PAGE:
Beans for Bags: Olympic Discovery Trail & Peninsula Trails Coalition

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It’s the pathway to the Pacific, and it starts in our backyard!

Your Beans for Bags donations can go to this amazing 130 mile OLYMPIC DISCOVERY TRAIL. It begins in Port Townsend and ends on the shores of the Pacific Ocean with views of majestic mountains, rivers, lakes and forest. More than half of the trail is on non-motorized paths with more being added each year.

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Ride The Hurricane is a challenging, recreational cycling event on Hurricane Ridge Road, in the Olympic National Park free of motorized vehicles. On August 4th, you can take a round-trip ride to the top of Hurricane Ridge from Port Angeles, Washington. The event is a benefit for the ODT and when you register online, you will also have the opportunity to donate to the either or both the Washington's National Park Fund (to support the Olympic National Park) and the Peninsula Trails Coalition (to support the Olympic Discovery Trail)!
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The interactive map on the website has four trail segments to explore: East End, East Central, West Central, and West End. Events are posted, trail alerts that include construction and or natural events such as a broken tree overhanging or wildlife sightings.

Timeline of the Trail

The idea for the trail began in 1988 when three cyclists incorporated a non-profit called the Peninsula Rails Coalition. The origin story dates back to 1887 with the construction of the first railroad grades in Clallam County. By 1915 you could take the train between Port Townsend and Port Angeles. With the convenience of automobiles in 1931 passenger service was discontinued, and the railroad was used for freight and timber. In 1985 the train was completely out of service and track removal began. Railroad beds made for perfect trails, but the railroad company had sold off sections of right of ways. In 1991 the 3,000 ft. corridor that spans the Dungeness River became the first acquired official section of the ODT. With massive efforts the trestle and bridge were turned into a pedestrian walkway which is now part of Railroad Bridge Park and the Dungeness River Audubon Center. The park is owned by the Jamestown S’Klallam Tribe. In 1993 a critical policy plan was adopted to support non-motorized transportation projects in the northern Olympic Peninsula. The first construction grant was received in 1995 and by 1998 the first two-mile section of the trail beginning in Port Townsend opened and was named the Larry Scott Trail, which is now 6 miles long. Eventually it will be 26 miles long as it meets the Jefferson-Clallam County line.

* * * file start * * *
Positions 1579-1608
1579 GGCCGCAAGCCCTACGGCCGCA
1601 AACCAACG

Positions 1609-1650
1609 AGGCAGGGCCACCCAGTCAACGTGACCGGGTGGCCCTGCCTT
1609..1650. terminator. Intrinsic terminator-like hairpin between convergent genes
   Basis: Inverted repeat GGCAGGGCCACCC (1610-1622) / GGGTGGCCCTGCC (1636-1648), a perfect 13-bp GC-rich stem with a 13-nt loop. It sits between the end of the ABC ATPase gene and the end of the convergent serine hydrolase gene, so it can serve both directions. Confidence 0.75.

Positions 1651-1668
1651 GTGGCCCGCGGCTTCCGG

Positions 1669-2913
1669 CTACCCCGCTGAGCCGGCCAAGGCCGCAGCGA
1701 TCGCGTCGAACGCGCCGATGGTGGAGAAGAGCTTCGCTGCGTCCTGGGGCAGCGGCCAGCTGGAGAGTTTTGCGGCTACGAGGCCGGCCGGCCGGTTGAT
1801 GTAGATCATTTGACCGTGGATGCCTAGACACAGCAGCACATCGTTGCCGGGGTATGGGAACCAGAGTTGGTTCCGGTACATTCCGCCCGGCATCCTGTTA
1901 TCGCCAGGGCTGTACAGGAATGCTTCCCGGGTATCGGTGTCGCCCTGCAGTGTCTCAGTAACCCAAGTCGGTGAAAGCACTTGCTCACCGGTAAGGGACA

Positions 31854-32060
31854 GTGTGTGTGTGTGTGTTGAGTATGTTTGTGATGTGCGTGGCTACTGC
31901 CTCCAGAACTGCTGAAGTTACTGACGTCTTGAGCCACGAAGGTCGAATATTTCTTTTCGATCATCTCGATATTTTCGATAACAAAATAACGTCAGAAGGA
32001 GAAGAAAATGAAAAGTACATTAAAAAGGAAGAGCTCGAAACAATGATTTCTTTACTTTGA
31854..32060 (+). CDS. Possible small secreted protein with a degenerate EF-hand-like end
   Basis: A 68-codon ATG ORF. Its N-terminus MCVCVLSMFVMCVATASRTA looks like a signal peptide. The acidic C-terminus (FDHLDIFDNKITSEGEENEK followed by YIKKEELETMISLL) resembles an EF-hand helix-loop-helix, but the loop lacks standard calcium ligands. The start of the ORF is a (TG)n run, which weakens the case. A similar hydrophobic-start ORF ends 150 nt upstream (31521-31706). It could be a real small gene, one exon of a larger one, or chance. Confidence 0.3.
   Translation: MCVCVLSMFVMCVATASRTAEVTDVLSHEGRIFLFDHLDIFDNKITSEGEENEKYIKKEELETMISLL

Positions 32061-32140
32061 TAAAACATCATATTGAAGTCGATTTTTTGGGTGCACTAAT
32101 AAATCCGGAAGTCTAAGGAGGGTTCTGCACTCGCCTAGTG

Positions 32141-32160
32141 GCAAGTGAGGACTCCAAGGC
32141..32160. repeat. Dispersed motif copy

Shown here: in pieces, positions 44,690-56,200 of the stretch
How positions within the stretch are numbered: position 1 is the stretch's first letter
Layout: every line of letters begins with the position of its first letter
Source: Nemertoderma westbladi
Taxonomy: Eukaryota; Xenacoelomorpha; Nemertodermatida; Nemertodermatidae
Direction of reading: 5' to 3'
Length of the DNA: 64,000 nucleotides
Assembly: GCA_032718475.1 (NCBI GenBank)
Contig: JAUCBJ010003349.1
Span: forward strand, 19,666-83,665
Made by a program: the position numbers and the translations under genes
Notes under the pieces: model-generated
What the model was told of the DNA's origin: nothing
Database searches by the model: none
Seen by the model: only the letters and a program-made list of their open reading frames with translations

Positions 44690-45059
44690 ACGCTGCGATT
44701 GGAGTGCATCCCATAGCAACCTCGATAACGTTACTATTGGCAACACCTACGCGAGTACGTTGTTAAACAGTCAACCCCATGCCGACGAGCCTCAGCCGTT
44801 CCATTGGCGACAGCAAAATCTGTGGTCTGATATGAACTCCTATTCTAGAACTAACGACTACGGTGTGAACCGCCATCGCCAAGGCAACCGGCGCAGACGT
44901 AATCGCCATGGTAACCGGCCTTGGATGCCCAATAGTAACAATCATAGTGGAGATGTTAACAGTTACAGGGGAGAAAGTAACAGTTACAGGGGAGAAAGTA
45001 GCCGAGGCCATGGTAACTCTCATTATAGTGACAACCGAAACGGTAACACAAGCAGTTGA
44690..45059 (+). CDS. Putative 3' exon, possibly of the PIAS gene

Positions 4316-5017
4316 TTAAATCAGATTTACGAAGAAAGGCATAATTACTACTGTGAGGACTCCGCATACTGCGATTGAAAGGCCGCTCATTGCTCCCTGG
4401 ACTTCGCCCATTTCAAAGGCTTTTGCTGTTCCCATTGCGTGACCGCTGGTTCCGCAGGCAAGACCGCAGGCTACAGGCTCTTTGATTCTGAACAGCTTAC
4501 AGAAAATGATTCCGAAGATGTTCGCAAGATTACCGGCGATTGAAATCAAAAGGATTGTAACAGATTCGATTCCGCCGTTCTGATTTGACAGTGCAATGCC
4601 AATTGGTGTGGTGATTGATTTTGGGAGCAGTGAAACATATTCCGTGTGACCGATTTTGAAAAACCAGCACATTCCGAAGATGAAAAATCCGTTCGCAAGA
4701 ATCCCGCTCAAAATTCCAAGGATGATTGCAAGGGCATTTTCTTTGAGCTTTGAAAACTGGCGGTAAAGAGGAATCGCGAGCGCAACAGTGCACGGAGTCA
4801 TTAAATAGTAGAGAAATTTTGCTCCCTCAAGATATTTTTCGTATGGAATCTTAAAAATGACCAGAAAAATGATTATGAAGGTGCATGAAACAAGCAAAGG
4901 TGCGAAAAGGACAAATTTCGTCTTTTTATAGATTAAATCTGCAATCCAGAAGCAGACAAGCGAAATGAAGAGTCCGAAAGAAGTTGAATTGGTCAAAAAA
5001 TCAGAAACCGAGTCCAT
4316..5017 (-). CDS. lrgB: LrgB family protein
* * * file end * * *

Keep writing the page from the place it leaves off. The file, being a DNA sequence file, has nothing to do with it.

The ODT Mission:

To promote construction, maintenance, and use of the Olympic Discovery Trail as a nationally significant, non-motorized, multi-use trail across the North Olympic Peninsula.

The ODT Vision:

To create and sustain the Olympic Discovery Trail as a world-class, multi-use, non- motorized trail system connecting communities across the North Olympic Peninsula, while serving as a catalyst for recreation, community health, transportation, and economic development.  

Mailing Address:

Peninsula Trails Coalition
P.O. Box 1836
Port Angeles, WA 98362

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